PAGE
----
The study addresses the problem, already identified in 1986 by Msimang that definitions such as Bascom's (1965) fail to differentiate clearly between historical narratives and legends. To evolve a more accurate definition, this study considers two Sepedi dramas: Make's Sello sa Tonki le Pere and Moloma's Marangrang (1972).
The qualitative approaches (explain, interpret and compare) used in this study show that legends and historical dramas/narratives can be investigated by comparing them to identify differences between these genres. A narratological model suggested by Marggraff (1994) is used, considering three strata (layers) of a text: content, plot and style of writing. The topic, theme and atmosphere are explored, in that order, in the selected texts.
The analysis suggests that the differences between a legend and a historical drama/novel arise from two elements: characters and their actions. In a legend, there are three important pillars: the exposition, the body and the conclusion. The exposition of a legend has five formulaic features: Kgalekgale [long, long ago ], Keleketla [Give us more!], E rile e le nonwane [It is a tale ], and a reference to the narrator (Nonwanenonwane!) and the listeners (Keleketla!). Some sentences/phrases are repeated slightly or without a reply. The action ends with a concluding formula: Se seo sa mosela seripa! [That is the end of the tale]. The action focuses on a main character, and there may be some repetition of actions (a cycle). The time technique may be used. There is often symbolism. Other features include a song (repeated several times), which brings pleasure and/or pride, and sometimes sorrow. A song may play a role bigger than the narrative. The presence of these factors suggests a legend rather than a historical narrative.
The investigation shows that Make does not follow these rules for a legend, but elides actions he thinks the audience/reader already knows, inviting the audience/reader to participate in the narration. That implies that both the narrator and the audience know the 'rules' of a legend Make seems aware that the exposition and conclusion of a legend are based on the use of repetition of formula (a clause, sentence or sentence cluster).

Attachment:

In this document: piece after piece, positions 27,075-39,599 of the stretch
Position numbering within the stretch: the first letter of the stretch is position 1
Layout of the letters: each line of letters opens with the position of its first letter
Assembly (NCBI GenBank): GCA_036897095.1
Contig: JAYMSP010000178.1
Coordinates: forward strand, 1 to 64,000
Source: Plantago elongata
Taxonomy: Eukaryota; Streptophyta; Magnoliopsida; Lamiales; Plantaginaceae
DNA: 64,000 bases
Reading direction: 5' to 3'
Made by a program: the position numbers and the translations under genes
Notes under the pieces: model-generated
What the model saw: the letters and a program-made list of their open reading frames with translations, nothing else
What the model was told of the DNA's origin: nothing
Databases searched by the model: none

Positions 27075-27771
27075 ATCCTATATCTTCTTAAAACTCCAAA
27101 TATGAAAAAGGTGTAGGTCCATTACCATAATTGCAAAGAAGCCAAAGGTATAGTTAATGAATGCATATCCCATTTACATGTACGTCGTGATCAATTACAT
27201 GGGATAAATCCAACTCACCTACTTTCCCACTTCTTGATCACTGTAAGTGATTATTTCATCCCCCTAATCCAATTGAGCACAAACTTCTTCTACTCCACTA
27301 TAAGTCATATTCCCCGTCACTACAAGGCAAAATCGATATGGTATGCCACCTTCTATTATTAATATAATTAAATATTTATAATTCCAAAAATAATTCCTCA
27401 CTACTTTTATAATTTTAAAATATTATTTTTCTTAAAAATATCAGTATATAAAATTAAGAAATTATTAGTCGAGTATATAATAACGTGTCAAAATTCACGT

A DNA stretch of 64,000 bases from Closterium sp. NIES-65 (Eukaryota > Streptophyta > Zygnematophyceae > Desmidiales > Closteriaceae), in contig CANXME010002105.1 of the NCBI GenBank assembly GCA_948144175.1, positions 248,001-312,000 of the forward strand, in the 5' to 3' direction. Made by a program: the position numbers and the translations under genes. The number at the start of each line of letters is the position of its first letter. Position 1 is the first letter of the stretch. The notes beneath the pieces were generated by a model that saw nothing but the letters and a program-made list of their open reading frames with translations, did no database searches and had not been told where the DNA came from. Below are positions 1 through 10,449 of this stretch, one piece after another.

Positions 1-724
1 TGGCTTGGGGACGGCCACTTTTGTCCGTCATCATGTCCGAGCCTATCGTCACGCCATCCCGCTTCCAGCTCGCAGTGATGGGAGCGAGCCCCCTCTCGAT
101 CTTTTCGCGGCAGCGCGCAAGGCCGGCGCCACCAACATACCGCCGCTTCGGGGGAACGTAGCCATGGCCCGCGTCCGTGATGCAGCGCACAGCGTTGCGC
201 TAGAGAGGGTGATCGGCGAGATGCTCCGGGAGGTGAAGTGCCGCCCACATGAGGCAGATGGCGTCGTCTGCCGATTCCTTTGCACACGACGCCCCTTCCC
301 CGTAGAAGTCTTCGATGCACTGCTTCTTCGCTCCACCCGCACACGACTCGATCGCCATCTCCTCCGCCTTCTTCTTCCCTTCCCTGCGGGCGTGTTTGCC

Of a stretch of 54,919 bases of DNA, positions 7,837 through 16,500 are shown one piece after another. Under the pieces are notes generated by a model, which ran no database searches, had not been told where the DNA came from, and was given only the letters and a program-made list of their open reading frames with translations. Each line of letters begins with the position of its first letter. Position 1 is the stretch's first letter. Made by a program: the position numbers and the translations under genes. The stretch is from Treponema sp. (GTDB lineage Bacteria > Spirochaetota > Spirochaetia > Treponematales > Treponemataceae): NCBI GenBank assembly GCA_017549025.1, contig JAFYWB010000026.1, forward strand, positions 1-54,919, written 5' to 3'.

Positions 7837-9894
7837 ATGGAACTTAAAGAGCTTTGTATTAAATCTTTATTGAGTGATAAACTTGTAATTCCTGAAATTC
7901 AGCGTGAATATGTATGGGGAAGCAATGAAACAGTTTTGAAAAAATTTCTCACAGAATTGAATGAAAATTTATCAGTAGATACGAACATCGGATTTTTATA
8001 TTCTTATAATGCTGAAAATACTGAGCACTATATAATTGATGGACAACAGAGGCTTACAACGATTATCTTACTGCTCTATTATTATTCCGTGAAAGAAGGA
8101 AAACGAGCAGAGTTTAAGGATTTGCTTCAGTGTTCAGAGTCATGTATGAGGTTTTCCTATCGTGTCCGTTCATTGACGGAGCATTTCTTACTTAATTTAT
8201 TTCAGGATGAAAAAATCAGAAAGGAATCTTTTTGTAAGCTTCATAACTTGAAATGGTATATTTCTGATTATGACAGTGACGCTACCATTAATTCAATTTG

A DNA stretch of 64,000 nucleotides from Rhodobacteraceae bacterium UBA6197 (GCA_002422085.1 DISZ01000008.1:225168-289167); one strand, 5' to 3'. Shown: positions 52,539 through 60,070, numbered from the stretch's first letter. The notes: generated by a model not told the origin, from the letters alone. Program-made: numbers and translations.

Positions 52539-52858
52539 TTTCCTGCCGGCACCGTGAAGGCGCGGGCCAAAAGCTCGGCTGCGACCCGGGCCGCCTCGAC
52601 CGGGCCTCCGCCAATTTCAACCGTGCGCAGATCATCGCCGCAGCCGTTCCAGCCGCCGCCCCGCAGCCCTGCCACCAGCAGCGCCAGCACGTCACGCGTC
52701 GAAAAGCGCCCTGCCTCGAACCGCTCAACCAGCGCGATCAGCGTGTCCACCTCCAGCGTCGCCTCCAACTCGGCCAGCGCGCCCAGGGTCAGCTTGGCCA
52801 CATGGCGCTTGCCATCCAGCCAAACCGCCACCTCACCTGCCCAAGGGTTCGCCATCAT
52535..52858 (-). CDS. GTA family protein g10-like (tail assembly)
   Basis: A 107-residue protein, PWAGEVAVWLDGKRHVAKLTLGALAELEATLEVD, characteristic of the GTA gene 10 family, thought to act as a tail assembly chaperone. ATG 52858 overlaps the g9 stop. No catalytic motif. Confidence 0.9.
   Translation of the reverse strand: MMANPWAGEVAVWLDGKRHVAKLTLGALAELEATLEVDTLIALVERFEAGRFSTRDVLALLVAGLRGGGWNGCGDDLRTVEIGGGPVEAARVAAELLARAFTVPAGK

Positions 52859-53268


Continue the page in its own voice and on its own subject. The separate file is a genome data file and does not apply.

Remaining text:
In legends, the characters tend to be flat (not rounded) they are interpreted focusing on one idea only (using a phrase or short sentence), which is not a complete depiction of the character. Often the author exaggerates to create humour. This study confirms that flat characters are typical of legends, adding to the artistic structure of this genre.
Make successfully uses three techniques (the cycle and journey techniques, and symbolism) in constructing Sello sa Tonki le Pere. A cycle is visible in the repetition of the prosecution of Tonki and Pere to illuminate their case, strengthening and simplifying the sentencing of those animals. Make compares life to a linear journey with a beginning (birth) and a conclusion (death). The phases of the journey symbolise stages of a human life. Make used animals as symbolic characters in this drama to represent real people. Tonki and Pere represent criminals. Kgomo and Nku fight for justice for those mistakenly judged guilty of witchcraft, and they represent the accused. Tau's household represents the capital (Judgement), while Kubu's household represents medicine.
A legend should end with a concluding formula: 'Mpho se seo sa mosela seripa!', showing readers/listeners that they can relax, as the narration/fable has come to an end. Make does not use this formula, but ends his fable with 'Pula! Pula! Pula!!'.
To explore the structure of a historical drama/narrative, Maloma's drama Marangrang was considered, focusing on the exposition, development, climax and denouement of the drama.
In the exposition of Marangrang conflict between Mapulana's children Lethoke, T iane and Madikgake (Mokone of Ma a) who argue over traditional healing (and bravery). This plot suggests the presence of the shadow technique (a shadow focuses on the actions of a character which are similar to actions of another character to be introduced later in the play) (Mojalefa, 1997:35). As a traditional healer Lethoke is a shadow for Marangrang; he stands for Marangrang's actions. By contrast, Madikgake stands for all the tribes. This foreshadows conflict between Marangrang and the Bakgatla, Ma abela, Magolego, Mphahlele tribes. This conflict appeals to the audience/readers, who want to unravel these issues/themes.